Hero Worship - Sky Captain

Take 1 - It seems the Coens aren't the only brothers in town these days. Writer/director Kerry and Production Designer Kevin Conran deliver a delightful distraction in the form of a cartoonish and intelligent action comedy Sky Captain and the World of Tomorrow. Gwyneth Paltrow as intrepid reporter and love interest Polly Perkins matches wits and an occasional right cross with brave, dashing and capable Joe (Sky Captain) Sullivan, Jude Law. Aided by super co-stars Giovanni Ribisi as boy genius Dex Dearborn and an eye-patch wearing Angelina Jolie as British flying ace, Captain Francesca Cook, this team of almost super heroes takes on the dreaded Dr. Totenkopf and his army of monstrously robotic evildoers. The result is as smart, funny and fast-paced as anything you're likely to see for a while.
The concept is novel, what would a thirties movie serial look like with the benefit of today's computer graphics? The answer is smashing. There is enough of a love story working in the background to keep adults interested and enough action and suspense to keep the children squealing with delight.
Take 2 - Does our predilection for heroes do us more harm than good? Take the screen's latest example, Joe (Sky Captain) Sullivan played by the talented Jude Law. Sky Captain is called on in the film's opening moments to stop an all-out invasion of super size robots that fly, stomp terribly hard (thanks to Sense-Surround Sound your seat actually vibrates with their footfalls), and have a deadly laser beam weapon. Single-handedly he dispatches these evil robots with a single World War II vintage fighter and a keen depth perception. We later learn he's a mercenary, fools around on his girlfriend and isn't above a good right to the jaw of an unsuspecting woman (for her own good, of course). This is the not too well hidden undercurrent in the Conran brothers debut piece. Certainly the Conran's aren't inventing a stereotype, just borrowing one for their different and well-made homage to the screen serials of the 1930's. The only real thing in this slick drama are the actors, the sets are all added post production. The whole thing has a cartoon feel and nothing is to be taken too seriously. Blessed with a PG rating, though, Sky Captain is likely to be seen and loved by a whole generation of children. Children who will learn that one brave fellow can save the whole world and get paid for it. Save the world, by the way, from a mad scientist who is himself trying to save humanity from its inevitable self-destruction. Maybe we should take another look at the film rating game with an eye less cocked and an ear more attuned to message than language?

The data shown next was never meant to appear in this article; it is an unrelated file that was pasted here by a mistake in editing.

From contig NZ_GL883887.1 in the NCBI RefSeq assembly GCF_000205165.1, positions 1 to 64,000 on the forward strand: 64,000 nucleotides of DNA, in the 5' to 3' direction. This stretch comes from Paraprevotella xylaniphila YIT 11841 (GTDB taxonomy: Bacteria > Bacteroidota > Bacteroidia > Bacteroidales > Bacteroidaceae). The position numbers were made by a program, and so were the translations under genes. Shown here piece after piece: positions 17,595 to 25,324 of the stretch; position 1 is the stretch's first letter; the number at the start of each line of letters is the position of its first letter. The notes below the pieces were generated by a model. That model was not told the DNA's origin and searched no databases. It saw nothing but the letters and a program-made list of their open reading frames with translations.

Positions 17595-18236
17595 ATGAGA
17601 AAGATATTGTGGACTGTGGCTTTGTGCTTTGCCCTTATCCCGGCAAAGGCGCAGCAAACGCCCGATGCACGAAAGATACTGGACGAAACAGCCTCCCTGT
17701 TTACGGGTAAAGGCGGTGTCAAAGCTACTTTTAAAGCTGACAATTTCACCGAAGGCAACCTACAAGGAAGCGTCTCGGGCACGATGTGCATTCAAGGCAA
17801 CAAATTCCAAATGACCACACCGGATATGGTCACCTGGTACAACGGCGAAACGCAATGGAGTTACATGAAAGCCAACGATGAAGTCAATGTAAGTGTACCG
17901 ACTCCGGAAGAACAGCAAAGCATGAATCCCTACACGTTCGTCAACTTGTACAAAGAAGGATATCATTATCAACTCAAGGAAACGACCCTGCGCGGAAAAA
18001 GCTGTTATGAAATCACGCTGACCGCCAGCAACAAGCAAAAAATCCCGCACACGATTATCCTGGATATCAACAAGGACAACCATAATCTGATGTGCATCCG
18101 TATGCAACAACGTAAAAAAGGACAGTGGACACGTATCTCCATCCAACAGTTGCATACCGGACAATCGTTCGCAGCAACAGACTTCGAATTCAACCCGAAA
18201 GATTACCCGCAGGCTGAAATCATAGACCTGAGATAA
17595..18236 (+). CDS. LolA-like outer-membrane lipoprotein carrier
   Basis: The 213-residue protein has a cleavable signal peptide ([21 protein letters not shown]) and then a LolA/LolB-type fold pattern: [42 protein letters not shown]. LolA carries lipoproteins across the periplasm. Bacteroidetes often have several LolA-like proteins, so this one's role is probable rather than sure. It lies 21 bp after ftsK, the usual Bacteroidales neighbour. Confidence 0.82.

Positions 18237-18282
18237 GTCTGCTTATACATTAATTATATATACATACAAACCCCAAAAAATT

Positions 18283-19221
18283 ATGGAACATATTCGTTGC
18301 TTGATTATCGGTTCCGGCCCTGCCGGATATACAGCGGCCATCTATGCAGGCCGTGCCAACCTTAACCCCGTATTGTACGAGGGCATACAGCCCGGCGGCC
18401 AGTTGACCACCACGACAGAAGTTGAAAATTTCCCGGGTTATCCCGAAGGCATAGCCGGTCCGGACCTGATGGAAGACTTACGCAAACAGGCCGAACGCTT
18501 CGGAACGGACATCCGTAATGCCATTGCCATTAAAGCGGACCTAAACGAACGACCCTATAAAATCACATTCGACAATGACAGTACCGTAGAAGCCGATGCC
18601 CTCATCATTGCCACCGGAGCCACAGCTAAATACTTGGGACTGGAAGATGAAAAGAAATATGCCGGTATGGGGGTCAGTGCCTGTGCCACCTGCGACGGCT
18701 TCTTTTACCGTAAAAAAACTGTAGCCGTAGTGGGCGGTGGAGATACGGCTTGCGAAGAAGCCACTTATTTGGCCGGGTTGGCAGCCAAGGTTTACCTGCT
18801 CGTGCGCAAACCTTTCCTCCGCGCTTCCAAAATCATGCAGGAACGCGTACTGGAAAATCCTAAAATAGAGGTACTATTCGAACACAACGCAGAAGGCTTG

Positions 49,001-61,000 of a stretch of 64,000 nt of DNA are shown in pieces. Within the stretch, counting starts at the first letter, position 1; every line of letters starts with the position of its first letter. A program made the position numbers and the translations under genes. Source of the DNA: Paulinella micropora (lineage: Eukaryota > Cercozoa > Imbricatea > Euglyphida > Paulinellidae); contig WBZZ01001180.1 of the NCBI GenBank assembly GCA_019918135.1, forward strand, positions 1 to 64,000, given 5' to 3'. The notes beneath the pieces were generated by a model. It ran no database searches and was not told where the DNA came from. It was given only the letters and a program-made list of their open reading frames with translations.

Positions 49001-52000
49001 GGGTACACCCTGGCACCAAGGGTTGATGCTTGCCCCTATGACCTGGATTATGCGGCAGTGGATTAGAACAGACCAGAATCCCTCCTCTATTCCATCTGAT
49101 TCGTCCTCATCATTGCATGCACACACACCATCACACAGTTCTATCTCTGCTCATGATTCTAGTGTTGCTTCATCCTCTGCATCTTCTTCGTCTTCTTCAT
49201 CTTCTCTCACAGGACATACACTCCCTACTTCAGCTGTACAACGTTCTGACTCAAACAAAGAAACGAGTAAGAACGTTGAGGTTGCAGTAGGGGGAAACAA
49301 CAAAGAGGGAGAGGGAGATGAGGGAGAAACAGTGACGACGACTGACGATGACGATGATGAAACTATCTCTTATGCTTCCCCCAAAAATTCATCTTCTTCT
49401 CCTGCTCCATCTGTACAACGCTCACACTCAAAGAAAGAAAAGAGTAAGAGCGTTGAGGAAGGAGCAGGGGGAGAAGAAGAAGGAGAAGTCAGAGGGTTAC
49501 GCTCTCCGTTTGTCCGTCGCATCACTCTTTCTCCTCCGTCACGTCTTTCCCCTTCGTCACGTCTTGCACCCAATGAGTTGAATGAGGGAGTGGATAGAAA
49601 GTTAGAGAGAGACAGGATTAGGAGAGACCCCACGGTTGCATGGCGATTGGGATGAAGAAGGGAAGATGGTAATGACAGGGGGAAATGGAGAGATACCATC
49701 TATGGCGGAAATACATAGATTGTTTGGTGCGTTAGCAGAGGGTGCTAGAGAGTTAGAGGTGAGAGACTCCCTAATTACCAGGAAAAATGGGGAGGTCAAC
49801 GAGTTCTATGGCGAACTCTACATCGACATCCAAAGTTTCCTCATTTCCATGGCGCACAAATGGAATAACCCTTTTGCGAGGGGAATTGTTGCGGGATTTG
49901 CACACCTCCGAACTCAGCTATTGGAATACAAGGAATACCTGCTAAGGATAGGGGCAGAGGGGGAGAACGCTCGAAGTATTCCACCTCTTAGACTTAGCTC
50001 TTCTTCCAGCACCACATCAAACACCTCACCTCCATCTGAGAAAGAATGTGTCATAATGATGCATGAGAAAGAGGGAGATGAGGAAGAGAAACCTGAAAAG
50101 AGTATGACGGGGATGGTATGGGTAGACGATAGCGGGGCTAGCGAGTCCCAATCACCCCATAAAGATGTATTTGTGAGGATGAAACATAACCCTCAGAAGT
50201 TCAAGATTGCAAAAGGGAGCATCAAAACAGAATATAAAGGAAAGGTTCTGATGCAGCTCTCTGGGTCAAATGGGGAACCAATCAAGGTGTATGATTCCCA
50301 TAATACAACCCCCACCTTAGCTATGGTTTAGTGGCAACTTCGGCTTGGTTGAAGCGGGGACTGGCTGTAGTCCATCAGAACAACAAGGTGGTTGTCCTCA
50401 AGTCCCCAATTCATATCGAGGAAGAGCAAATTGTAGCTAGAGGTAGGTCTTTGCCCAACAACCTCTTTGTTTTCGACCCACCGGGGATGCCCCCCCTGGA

Heroes With Holes - Spiderman I and II

A superhero with human frailties, a love story of sacrifice and loyalty, and humor elevate this action/adventure story above the norm. We have Stan Lee to thank for the flawed superhero. Before Marvel Comics and Stan Lee, there was only DC Comics. DC is the home of Superman, Batman, Aquaman, Wonder Woman, and the Justice League of America, a sort of xenophobic amalgam of all DC's superheroes. Superman is so purely good, in fact, that an anti-Superman had to be created, Bizarro Superman, in order to imbue the character with some human element. And then came Marvel Comics. Along with the deconstruction of previously unassailable institutions (the Church, Fine Art, and Government), the comic book genre was exploded and reworked in the same humanistic vein that redirected artistic and political expression. Marvel Comics introduced superheroes with human shortcomings. The Fantastic Four had the Thing, a super-power superhero with an anger management issue and The Flame, an impetuous and sometimes dangerous teen-ager. The Silver Surfer was a sad wanderer with no place to lay his head, and Spiderman suffered from guilt and ego compensation issues.